Please use this identifier to cite or link to this item:
Scopus Web of Science® Altmetric
Type: Journal article
Title: The influence of family socioeconomic status on toothbrushing practices in Australian children
Author: Trinh, V.A.
Tarbit, E.
Do, L.
Ha, D.
Tadakamadla, S.K.
Citation: Journal of Public Health Dentistry, 2021; 81(4):308-315
Publisher: Wiley
Issue Date: 2021
ISSN: 0022-4006
Statement of
Van Anh Trinh, Emiri Tarbit, Loc Do, Diep Ha, Santosh Kumar Tadakamadla
Abstract: Objective: To assess the relationship between toothbrushing behavior and socio-demographic characteristics in Australian children. Methods: Data were collected through the 2012–2014 Australian National Child Oral Health Survey (NCOHS). NCOHS was a cross-sectional survey of representative school children aged 5–14 years of Australia with a total sample size of 24,664 children. Results: Two-thirds (69%) of Australian children brushed twice or more times a day and the mean age of starting toothbrushing with fluoridated toothpaste was 24 months. Males were less consistent with toothbrushing than females (OR = 0.85; 95% CI: 0.74–0.97) and the likelihood of brushing twice or more a day improved with the increase in age (OR = 1.05; 95% CI: 1.02–1.08). Children with university educated (OR = 1.80; 95% CI: 1.44–2.26), vocational trained parents'/guardians' (OR = 1.45, 95% CI 1.11–1.90), living in families with an income of >AU$120,000 (OR = 1.42; 95% CI: 1.08–1.89) and having an overseas born parent (OR = 1.30; 95% CI: 1.07–1.58) were more likely to brush their teeth twice or more a day than their comparative counterparts. Children in households with two children (OR = 1.33; 95% CI: 1.07–1.64) were more likely to brush twice or more than single-child households. Children with a health welfare card tended to delay the start of toothbrushing by 1.4 months in comparison to those without a welfare card. Children with one of the caregivers born overseas started brushing later than those with Australia born caregivers (B = 1.04; SE = 0.46). Children living in high income and educated families and households with two or more children tended to start toothbrushing at an earlier age. Conclusions: Several family socio-demographic factors influenced toothbrushing habits in Australian children.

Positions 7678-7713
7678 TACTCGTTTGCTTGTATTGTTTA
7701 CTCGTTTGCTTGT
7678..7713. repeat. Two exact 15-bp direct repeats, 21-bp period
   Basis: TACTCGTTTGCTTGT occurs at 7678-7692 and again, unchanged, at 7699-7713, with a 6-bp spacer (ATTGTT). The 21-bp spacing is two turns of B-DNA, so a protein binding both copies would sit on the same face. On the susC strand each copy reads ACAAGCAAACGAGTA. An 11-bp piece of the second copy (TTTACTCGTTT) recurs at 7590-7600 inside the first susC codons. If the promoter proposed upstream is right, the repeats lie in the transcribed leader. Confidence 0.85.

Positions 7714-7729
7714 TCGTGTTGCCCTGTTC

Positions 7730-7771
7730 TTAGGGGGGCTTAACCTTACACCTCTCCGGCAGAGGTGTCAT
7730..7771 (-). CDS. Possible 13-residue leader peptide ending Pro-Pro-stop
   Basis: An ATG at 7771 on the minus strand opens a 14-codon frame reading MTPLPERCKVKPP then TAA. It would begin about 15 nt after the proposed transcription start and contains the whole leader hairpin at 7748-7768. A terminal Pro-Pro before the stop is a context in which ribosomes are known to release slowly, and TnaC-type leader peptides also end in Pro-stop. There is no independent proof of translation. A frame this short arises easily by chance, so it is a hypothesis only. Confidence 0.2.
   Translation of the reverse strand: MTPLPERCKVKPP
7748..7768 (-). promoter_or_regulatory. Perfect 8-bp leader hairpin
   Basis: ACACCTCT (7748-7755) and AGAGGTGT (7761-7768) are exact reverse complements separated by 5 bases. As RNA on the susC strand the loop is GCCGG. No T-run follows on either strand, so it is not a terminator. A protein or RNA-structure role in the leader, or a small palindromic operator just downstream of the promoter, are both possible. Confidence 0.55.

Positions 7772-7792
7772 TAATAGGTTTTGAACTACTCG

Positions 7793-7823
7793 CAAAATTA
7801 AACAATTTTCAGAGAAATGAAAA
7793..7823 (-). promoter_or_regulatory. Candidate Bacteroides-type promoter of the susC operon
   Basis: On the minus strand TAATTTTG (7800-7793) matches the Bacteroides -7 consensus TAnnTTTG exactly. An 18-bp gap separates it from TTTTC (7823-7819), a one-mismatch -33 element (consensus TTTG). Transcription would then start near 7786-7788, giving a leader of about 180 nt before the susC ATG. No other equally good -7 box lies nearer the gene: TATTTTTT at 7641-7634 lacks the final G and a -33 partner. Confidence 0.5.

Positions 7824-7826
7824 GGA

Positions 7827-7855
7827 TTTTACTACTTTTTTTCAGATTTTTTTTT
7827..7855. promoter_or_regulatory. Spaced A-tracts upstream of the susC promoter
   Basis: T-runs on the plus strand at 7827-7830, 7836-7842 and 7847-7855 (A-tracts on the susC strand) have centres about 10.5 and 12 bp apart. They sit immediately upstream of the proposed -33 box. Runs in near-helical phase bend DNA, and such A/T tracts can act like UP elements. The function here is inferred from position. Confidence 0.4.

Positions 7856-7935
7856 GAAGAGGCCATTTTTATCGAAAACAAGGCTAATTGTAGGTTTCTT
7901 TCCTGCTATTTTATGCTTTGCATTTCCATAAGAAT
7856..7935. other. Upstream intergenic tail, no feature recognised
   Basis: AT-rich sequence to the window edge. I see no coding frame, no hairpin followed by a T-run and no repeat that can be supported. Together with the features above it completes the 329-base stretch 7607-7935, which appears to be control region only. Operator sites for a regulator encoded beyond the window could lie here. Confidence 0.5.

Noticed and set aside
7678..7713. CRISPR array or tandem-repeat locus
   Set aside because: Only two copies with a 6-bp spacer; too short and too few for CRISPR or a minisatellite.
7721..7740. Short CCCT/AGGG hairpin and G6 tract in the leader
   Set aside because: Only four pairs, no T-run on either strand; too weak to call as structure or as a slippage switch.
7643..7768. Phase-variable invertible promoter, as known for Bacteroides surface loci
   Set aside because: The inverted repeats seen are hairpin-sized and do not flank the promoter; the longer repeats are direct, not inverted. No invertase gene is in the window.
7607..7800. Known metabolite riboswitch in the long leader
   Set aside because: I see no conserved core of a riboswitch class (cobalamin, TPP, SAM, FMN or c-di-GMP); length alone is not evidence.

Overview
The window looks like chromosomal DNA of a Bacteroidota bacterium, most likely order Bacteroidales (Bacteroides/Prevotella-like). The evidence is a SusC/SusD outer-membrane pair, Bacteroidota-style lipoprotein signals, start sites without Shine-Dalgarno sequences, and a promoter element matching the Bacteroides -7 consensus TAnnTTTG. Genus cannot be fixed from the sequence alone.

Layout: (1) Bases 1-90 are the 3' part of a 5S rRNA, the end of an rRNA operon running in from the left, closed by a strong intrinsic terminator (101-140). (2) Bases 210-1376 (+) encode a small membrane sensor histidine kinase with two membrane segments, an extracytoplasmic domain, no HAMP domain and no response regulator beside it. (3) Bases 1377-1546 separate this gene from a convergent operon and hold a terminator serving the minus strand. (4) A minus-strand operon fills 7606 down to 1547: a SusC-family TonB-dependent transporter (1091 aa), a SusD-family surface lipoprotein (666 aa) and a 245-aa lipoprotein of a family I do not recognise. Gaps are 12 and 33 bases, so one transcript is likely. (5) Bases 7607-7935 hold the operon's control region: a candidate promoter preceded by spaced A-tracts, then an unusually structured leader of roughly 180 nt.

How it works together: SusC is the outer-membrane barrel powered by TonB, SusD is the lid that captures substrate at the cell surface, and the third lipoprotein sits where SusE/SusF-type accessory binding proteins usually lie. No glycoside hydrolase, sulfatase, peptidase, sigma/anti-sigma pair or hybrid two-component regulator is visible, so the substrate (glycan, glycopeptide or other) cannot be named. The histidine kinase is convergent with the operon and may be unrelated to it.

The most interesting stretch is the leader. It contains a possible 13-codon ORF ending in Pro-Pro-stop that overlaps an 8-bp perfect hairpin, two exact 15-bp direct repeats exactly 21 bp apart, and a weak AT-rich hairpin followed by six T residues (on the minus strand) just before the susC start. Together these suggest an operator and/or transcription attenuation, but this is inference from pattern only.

Keywords: Children; determinants; socioeconomic status; toothbrushing
Rights: © 2021 American Association of Public Health Dentistry
DOI: 10.1111/jphd.12477
Grant ID:
Appears in Collections:Dentistry publications

Files in This Item:
There are no files associated with this item.

Items in DSpace are protected by copyright, with all rights reserved, unless otherwise indicated.